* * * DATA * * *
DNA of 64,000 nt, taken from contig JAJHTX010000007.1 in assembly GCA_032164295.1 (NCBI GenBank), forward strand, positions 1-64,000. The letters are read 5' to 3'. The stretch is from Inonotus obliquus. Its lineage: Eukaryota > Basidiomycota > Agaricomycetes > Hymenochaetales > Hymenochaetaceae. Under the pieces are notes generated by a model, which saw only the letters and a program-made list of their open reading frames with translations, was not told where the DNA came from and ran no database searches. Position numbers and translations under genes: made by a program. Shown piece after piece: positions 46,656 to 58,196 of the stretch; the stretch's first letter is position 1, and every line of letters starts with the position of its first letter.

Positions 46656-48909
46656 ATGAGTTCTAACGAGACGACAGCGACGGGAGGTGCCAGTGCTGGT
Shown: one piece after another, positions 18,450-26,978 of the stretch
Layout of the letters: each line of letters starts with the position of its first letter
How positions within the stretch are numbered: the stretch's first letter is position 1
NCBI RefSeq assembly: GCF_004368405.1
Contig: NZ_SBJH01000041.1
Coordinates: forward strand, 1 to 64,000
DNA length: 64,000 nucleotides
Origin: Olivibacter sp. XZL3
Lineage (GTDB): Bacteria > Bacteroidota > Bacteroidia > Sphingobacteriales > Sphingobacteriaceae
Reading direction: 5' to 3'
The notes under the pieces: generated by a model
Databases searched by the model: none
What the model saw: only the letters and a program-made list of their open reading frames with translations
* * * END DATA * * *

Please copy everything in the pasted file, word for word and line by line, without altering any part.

DNA of 64,000 nt, taken from contig JAJHTX010000007.1 in assembly GCA_032164295.1 (NCBI GenBank), forward strand, positions 1-64,000. The letters are read 5' to 3'. The stretch is from Inonotus obliquus. Its lineage: Eukaryota > Basidiomycota > Agaricomycetes > Hymenochaetales > Hymenochaetaceae. Under the pieces are notes generated by a model, which saw only the letters and a program-made list of their open reading frames with translations, was not told where the DNA came from and ran no database searches. Position numbers and translations under genes: made by a program. Shown piece after piece: positions 46,656 to 58,196 of the stretch; the stretch's first letter is position 1, and every line of letters starts with the position of its first letter.

Positions 46656-48909
46656 ATGAGTTCTAACGAGACGACAGCGACGGGAGGTGCCAGTGCTGGT
Shown: one piece after another, positions 18,450-26,978 of the stretch
Layout of the letters: each line of letters starts with the position of its first letter
How positions within the stretch are numbered: the stretch's first letter is position 1
NCBI RefSeq assembly: GCF_004368405.1
Contig: NZ_SBJH01000041.1
Coordinates: forward strand, 1 to 64,000
DNA length: 64,000 nucleotides
Origin: Olivibacter sp. XZL3
Lineage (GTDB): Bacteria > Bacteroidota > Bacteroidia > Sphingobacteriales > Sphingobacteriaceae
Reading direction: 5' to 3'
The notes under the pieces: generated by a model
Databases searched by the model: none
What the model saw: only the letters and a program-made list of their open reading frames with translations